# Proving $\lim_{n\to\infty} a_n=\infty$

Given a sequence $\{a_n\}_{n=1}^{\infty}$ and $c>0$ such that $a_{n+1} - a_n>c$ for every $n$, prove $\lim_{n\to\infty} a_n=\infty$.

I proved $a_n$ is monotonic increasing, but I'm having hard time proving it's unbounded.

Any ideas?

## 3 Answers

From the fact that $a_{n+1} > c+a_n$, you should prove (by induction) that $a_{n+1} > n\cdot c + a_1$.

Once you have that, proving that the sequence is unbounded should be a piece of pie, since for every $M\in\mathbb R$, you can set $n=\frac{M-a_1}{c}$ and get that $a_{n+1} > M.$

• Yes, I've seen a similar solution, thought there was another way. Could you please explain how did you think of the inequality need to be proven ? – Itay4 Feb 14 '17 at 13:45
• @Itay4 Well, after you just rearange $a_{n+1} - a_n>c$ into $a_{n+1} > c + a_n$, you can see that this equality actually means that "after each step, you move at least $c$ to the right". That's only one logical leap from thinking OK, so after $2$ steps, I am $2c$ to the right, and after $1000$ steps, I am $1000c$ to the right, so after $n$ steps, I will be $nc$ to the right". – 5xum Feb 14 '17 at 13:46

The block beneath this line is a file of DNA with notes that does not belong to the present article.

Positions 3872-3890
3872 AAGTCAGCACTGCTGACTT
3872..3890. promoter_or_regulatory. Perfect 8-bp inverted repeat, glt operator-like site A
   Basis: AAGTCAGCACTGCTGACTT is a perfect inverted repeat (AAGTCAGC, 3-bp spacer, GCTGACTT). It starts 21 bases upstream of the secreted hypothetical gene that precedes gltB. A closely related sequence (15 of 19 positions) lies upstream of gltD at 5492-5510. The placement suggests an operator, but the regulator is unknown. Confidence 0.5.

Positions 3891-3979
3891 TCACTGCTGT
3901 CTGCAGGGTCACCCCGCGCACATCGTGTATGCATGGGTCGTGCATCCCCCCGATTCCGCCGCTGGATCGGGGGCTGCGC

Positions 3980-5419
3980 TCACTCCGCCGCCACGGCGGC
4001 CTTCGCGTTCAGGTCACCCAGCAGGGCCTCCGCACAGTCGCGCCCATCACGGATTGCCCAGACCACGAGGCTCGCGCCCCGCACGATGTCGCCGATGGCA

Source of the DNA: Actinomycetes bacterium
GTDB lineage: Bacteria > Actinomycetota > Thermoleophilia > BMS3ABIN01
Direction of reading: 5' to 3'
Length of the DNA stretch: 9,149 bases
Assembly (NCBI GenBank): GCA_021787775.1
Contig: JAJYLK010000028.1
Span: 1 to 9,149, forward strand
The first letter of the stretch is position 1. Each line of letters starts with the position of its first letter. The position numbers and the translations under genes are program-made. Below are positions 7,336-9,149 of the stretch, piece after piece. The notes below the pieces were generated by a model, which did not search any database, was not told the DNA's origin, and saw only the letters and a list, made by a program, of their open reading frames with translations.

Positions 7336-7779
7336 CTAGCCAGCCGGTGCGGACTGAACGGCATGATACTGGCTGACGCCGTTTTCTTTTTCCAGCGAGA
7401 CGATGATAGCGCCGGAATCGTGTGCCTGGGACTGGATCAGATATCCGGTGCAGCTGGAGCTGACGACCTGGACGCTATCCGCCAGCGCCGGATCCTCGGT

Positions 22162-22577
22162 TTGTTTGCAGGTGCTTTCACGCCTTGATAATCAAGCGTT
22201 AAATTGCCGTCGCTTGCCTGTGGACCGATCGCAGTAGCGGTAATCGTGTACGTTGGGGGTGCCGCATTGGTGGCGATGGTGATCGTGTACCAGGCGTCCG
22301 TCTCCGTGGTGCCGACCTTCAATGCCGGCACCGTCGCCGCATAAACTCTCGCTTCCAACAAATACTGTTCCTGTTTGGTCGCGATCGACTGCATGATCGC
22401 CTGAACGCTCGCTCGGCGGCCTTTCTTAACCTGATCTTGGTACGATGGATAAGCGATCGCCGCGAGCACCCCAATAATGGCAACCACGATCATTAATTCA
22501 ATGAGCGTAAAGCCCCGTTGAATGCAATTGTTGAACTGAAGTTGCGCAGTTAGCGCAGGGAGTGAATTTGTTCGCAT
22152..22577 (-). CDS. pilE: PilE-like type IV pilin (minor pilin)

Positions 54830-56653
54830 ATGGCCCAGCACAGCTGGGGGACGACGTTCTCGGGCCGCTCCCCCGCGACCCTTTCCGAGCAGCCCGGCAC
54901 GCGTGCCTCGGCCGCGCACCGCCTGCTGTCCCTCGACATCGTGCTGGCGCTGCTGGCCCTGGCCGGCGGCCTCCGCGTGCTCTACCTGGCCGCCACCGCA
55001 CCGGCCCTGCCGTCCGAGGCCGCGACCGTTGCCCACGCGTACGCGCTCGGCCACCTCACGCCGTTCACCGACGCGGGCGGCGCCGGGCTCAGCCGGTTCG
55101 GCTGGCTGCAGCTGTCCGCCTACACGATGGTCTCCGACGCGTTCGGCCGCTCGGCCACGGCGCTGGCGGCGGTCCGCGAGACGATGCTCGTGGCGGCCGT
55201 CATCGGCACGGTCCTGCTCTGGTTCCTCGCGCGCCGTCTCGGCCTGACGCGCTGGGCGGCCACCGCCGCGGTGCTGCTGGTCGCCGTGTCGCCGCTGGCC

• @Itay4 Then, you just put that into equation form and rigorously prove it. – 5xum Feb 14 '17 at 13:47
• Got it, thanks ! – Itay4 Feb 14 '17 at 13:49

Prove $a_{n+1}>a_1+nc$ using induction or telescoping.

you can see that

$$a_n-a_0= \sum_{i=1}^{n } a_i-a_{i-1}> c\sum_{i=1}^{n} 1 =cn$$

ie $$\infty = \lim nc+a_0 < \lim a_n$$ hence $a_n\to \infty$

• Nice ! I know that weak inequality is preserved in limits, is it the same on strong one? – Itay4 Feb 14 '17 at 14:04
• What do you mean by weak inequality in this context? Please clarify – Guy Fsone Feb 16 '17 at 11:41
• I know that if $a\ \geq b$ then $lima\ \geq lim b$. Is it the same with "$>$" ? – Itay4 Feb 16 '17 at 14:49
• $a<b\implies \lim a\le\lim b$. fpr instance $x>1\implies x< x^2$ but the limits coincide as $x\to 1.$ – Guy Fsone Feb 17 '17 at 11:34
• Got it, thanks! – Itay4 Feb 17 '17 at 13:42